The Colours of Summerby Michael, posted July 14, 2013
At Christmas, we received a copy of Mark Bittman’s How To Cook Everything Vegetarian. Just reading the opening pages, I could tell that I really liked Bittman’s philosophy about vegetarian cooking and meal construction. Although a heavy tome, Bittman’s approach is very empowering and accessible—to me, it’s in many ways the opposite of a book like Moosewood, which I find overwhelming.
I’ve probably only made a handful of the actual recipes from Bittman, but I feel that it’s impacted a lot how I make and think about our meals, especially the following points:
- Abandon the notion of an “entree” and “sides”. Trying to come up with a vegetarian entree has one reaching for substitute meals, like vegetarian chili, vegetarian lasagne, etc. There are some great veggie entrees out there like quiche, but instead of thinking this way, imagine a veggie meal as several items presented on equal footing. This way, your bean salad can simply complement the other items at the table, rather than needing to be main dish.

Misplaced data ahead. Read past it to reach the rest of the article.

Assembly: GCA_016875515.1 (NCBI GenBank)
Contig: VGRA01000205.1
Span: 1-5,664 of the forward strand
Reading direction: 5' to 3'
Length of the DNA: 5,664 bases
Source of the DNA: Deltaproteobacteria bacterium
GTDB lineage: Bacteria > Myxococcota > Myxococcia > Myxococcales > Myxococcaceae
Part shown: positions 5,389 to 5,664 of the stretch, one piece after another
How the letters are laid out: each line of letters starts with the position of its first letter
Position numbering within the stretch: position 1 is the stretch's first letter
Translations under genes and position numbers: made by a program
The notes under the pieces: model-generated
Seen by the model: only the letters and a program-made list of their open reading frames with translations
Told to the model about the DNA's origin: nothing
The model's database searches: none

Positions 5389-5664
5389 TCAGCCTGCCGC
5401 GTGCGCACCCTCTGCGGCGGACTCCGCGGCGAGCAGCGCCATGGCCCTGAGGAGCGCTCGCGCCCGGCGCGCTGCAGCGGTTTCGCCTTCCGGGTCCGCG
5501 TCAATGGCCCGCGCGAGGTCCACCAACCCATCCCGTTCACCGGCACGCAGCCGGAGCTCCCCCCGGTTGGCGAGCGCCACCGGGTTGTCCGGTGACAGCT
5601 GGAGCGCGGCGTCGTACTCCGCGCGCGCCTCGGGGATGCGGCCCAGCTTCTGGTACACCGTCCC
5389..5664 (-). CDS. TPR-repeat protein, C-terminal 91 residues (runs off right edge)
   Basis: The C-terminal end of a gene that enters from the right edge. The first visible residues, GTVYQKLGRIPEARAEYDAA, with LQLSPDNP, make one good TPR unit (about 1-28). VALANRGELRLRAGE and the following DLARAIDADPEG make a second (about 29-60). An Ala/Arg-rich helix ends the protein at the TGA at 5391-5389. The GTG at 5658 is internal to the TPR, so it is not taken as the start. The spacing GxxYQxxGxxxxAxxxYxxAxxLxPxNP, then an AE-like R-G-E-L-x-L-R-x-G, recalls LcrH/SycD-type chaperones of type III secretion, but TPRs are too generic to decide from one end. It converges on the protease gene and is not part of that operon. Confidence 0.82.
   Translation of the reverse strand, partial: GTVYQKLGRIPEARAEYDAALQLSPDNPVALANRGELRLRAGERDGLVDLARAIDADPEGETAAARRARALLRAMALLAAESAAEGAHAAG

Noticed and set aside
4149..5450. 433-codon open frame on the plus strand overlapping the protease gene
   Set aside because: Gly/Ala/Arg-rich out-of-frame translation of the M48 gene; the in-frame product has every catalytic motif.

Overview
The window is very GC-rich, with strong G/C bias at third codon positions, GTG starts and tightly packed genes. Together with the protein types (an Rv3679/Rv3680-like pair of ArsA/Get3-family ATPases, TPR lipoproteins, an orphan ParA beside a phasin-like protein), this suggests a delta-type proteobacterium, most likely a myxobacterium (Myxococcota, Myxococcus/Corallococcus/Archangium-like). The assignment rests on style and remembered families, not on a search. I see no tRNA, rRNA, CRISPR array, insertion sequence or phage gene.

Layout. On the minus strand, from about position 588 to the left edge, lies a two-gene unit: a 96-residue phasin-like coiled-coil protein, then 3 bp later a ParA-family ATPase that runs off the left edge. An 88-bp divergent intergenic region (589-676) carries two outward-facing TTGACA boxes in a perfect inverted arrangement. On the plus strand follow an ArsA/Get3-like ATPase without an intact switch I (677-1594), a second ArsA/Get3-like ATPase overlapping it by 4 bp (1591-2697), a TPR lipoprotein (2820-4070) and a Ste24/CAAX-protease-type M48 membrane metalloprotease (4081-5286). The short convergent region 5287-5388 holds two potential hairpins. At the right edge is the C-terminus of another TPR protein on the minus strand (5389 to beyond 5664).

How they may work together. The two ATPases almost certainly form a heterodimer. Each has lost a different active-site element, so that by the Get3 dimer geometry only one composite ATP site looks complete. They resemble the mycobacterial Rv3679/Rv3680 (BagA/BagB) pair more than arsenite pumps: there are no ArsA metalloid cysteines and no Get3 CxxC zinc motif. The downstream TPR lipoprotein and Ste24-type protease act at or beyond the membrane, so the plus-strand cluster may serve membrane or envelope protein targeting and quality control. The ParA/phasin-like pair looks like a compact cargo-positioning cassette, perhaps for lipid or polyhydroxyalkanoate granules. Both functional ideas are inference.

- It’s okay to serve some or even most of a meal out of the fridge. Some of these meal components can be more time consuming to make, so make lots, chuck it in the fridge (or even freezer), and serve it several times.
- Vegetarianism is not an all-or-nothing deal. Bittman himself is “vegetarian before 6pm”, and whether your concern about animal products is health, ethical issues, sustainability, or a combination, even a partial reduction makes a difference.
For last little while, I’ve been using weekend meals as an opportunity to put some of these ideas into practice. We’ve had tubs of hummus and mayonnaise in the fridge, Tara’s made garlic-scape pesto, and I’ve served home-baked rolls, salads out of the garden, pesto pasta dishes, and a variety of market veggies (especially beets, in various configurations). The picture up there was this evening’s dinner on the barbecue, including locally-made sweet chili sausages from the market, zucchini, and a small stir-fry with peas from the garden. This was served with rice from the stovetop.
In garden news, we’ve had lots of peas, and some of the tomato plants are now taller than their 4′ stakes. The lettuce and spinach is pretty much done, and I’ll be sad to see it go: I’ve eaten a ton of the lettuce on my sandwiches at work. It’s so convenient to be able to just grab and wash a few leaves in the morning, with stressing about not eating up a whole head of it fast enough.
Anyhow, I’m excited for these to ripen:
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